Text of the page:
Bruce Dow was born in Ayer, Massachusetts, and lives
in Brooklyn, New York. He has a BFA from the University of Massachusetts, Amherst, and has shown his work at A.C. Projects,
the Josh Baer Gallery, Creative Time, Rotunda Gallery, and P.S. 122, among other places.
Bruce Dow is a sculptor who often works with found objects—collected materials that suggest new shapes, opportunities
for alteration, modification, and/or re-construction. He is drawn to architecture echoed in naturally occurring structures
and vice-versa. Through drawing he investigates geometry, playing with patterns that cycle into his sculptural practice.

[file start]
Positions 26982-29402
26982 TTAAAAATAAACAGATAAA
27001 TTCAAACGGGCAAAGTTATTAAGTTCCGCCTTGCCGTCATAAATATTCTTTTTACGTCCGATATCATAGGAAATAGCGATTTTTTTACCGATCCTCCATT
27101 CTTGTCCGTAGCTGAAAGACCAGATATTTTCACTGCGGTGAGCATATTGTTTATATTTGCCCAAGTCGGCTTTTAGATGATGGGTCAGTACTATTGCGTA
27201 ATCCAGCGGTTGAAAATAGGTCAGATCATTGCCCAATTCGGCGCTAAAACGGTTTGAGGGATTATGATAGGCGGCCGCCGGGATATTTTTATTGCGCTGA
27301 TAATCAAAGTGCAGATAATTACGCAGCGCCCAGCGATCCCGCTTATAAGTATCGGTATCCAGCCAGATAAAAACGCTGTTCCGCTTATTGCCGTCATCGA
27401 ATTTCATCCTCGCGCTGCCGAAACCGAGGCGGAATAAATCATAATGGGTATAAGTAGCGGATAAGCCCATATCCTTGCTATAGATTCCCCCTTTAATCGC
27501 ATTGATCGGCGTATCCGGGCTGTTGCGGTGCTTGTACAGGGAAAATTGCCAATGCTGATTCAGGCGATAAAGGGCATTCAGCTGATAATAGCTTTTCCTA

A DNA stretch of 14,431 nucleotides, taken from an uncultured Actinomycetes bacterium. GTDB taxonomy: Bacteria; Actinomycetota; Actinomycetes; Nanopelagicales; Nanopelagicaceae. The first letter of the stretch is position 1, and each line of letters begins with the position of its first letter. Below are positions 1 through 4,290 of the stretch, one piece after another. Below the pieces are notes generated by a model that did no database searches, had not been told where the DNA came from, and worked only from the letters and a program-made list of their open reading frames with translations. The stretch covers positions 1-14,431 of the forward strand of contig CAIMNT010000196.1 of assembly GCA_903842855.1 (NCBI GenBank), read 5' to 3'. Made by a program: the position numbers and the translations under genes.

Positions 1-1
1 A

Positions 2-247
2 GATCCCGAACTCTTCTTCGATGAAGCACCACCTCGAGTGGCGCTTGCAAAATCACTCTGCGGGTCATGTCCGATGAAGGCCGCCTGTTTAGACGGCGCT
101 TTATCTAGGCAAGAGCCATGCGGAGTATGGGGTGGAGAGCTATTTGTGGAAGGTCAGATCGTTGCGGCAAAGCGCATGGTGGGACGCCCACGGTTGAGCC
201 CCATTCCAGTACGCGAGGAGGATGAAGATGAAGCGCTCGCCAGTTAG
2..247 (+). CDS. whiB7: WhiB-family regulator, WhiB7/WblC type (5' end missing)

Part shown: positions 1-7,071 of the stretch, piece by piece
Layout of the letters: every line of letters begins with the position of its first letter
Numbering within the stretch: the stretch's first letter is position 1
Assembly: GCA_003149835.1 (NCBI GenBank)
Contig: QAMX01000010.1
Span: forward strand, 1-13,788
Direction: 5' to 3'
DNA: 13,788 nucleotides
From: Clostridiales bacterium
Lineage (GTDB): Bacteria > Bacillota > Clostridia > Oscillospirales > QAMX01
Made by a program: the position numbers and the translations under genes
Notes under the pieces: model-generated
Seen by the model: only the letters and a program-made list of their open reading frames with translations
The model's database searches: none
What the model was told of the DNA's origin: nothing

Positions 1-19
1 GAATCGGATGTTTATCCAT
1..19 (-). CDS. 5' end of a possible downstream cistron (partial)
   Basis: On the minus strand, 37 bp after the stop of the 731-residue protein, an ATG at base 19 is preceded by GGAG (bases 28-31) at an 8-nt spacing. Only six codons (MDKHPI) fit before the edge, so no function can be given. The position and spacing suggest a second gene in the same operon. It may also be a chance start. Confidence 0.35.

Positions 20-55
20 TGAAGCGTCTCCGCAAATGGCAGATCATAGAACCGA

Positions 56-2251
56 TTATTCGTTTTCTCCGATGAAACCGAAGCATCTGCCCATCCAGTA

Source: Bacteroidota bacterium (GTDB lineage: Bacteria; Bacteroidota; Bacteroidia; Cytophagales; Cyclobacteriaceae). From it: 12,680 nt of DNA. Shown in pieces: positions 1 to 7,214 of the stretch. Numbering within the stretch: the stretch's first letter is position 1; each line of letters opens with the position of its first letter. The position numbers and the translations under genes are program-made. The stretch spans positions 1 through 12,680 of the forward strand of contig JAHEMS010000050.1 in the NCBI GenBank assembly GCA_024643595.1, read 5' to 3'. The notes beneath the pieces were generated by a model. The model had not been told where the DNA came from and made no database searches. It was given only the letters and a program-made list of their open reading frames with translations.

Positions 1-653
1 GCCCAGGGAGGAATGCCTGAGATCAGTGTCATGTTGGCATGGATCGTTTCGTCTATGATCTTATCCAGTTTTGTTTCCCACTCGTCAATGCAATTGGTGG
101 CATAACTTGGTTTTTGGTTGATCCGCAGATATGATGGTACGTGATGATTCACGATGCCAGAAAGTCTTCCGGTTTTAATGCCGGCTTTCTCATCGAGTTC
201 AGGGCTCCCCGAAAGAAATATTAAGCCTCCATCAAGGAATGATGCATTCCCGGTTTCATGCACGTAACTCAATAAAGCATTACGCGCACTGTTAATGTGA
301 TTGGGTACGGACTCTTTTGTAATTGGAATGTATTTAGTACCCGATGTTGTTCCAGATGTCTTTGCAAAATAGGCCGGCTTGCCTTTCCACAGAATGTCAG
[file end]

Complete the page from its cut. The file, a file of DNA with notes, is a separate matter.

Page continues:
always been interested in chairs and have used them, on occasion, as alternatives to traditional sculpture pedestals. Chairs
are architecture for the body at rest and at work. Some of the shapes I’ve made or drawn in the past resembled the classic
Eames shell chair. I realized this in retrospect when I found one of these chairs on the street. Although, like most people,
I had sat in countless Eames shells, “discovering” one on the street caused me see it differently. Cutting up
the shell chair is an act of destruction and of homage. It is also a visual and mathematical problem. Some of the reconstructed
chairs are usable; others become objects. Although the present series works with symmetry, I’m also interested in pushing
the chairs farther off balance and even farther away from their associations with claustrophobic waiting rooms and stuffy